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Oracle® Database 2 Day DBA
10g Release 2 (10.2)

Part Number B14196-02
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Managing Views

The following sections discuss views:

About Views

Views are customized presentations of data in one or more tables or other views. You can think of them as stored queries. Views do not actually contain data, but instead derive their data from the tables upon which they are based. These tables are referred to as the base tables of the view.

Like tables, views can be queried, updated, inserted into, and deleted from, with some restrictions. All operations performed on a view actually affect the base tables of the view. Views provide an additional level of security by restricting access to a predetermined set of rows and columns of a table. They also hide data complexity and store complex queries.

Many important views are in the SYS schema. The data dictionary views are called static because they change only when a change is made to the data dictionary, for example, when a new table is created or a user is granted new privileges.

Many data dictionary tables have three corresponding views:

  • A DBA_ view displays all relevant information in the entire database. DBA_ views are intended only for administrators.

  • An ALL_ view displays all the information accessible to the current user, including information from the current user's schema as well as information from objects in other schemas, if the current user has access to those objects through privileges or roles.

  • A USER_ view displays all the information from the schema of the current user. No special privileges are required to query these views.

The columns of the ALL_, DBA_, and USER_ views corresponding to a single data dictionary table are usually nearly identical.

The views that monitor ongoing database activity are called dynamic performance views. The names of dynamic performance views, available only to administrators, start with the characters V$ and are often referred to as the V$ views.

Complete descriptions of the views in the SYS schema are contained in the Oracle Database Reference.

Displaying Views

You can use Enterprise Manager to display the views in a specified schema. You can also display the view definitions.

To display views:

  1. In the Administration page, click Views.

    The Views property page appears.

  2. In the Schema box, enter the name of a schema. For example, enter SYS. Alternatively, click the flashlight icon adjacent to the Schema box to search for a schema.

  3. Leave Object Name blank to search for all views in a schema. Alternatively, enter an object name or click the flashlight icon to search for one.

  4. Click Go.

    The views in the SYS schema are displayed. These views enable you to look at data dictionary information or ongoing database activity. The views in the SYS schema are also the source of information for many of the Oracle Enterprise Manager pages.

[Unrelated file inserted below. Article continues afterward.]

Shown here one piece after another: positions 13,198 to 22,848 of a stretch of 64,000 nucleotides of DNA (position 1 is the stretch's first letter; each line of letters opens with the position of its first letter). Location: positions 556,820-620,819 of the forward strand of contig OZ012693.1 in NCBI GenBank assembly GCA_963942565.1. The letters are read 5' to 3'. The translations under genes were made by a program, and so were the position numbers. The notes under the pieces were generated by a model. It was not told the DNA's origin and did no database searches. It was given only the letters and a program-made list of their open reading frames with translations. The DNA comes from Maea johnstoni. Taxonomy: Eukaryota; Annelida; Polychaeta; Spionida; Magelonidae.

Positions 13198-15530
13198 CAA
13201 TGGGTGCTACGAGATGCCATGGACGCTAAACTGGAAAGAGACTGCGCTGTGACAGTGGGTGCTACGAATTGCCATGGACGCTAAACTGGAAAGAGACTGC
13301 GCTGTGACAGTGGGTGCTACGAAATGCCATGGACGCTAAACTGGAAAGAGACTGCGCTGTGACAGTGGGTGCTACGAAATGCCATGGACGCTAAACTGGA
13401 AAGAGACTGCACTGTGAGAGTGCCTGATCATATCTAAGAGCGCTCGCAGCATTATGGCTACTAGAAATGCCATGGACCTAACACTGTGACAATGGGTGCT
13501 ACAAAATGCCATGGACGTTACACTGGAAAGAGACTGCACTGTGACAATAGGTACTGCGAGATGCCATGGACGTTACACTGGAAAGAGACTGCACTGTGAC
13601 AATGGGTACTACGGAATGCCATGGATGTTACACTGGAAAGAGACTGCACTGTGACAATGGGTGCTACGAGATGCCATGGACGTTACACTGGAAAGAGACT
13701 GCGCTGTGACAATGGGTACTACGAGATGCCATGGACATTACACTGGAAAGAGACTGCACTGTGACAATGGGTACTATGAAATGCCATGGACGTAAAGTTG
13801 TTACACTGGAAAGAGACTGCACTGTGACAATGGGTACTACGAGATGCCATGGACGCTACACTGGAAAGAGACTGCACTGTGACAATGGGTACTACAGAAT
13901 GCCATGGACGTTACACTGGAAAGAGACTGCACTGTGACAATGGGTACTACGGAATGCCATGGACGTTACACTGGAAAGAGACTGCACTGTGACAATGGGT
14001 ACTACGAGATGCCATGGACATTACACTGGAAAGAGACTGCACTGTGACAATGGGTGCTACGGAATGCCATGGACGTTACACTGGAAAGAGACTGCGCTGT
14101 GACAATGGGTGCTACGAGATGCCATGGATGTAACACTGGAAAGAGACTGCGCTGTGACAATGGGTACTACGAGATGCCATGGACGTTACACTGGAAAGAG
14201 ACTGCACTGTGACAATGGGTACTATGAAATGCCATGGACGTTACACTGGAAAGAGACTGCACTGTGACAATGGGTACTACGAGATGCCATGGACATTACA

5. In the results list, select a view and then click View or click the link in the View Name column to display a view definition.

    The View: view_name page appears.

Creating a View: Example

The following example creates a view derived from the hr.employees table, which is part of the sample schema. The view filters all direct reports for the manager King, whose employee_id is 100. In an application scenario, this view adds an additional level of security to the hr.employees table while providing a suitable presentation of relevant information for manager King.

To create a view:

  1. In the Administration page, click Views.

    The Views property page appears.

  2. Click Create.

    The Create View page appears.

  3. Enter the following information:

    • In Name, enter KING_VIEW.

    • In Schema, enter HR.

    • In Query Text, enter the following SQL statement:

      SELECT employee_id, first_name, last_name, email, phone_number, hire_date, 
             job_id, salary, commission_pct, manager_id, department_id FROM   hr.employees 
      WHERE  manager_id = 100
  4. Click OK.

    The Views page appears with a confirmation message. The new view is listed in the results section.

  5. Select KING_VIEW and then select View Data from the Actions list.

  6. Click Go.

    The View Data for View: HR.KING_VIEW page appears. The selected data in the view appears in the Result section.

Dropping Views

If you no longer need a view, then you can drop it using Enterprise Manager.

In this example, you drop the HR.SKING_VIEW view that you created previously.

To drop a view:

  1. In the Administration page, click Views.

    The Views page appears.

  2. In the Schema box, enter hr. In Object Name, enter SKING_VIEW.

  3. Click Go.

    The results page should display the SKING_VIEW view.

  4. Select SKING_VIEW and click Delete.

    A Confirmation page appears.

  5. Click Yes to delete the view.

    The Views page displays a confirmation message if the view is successfully deleted.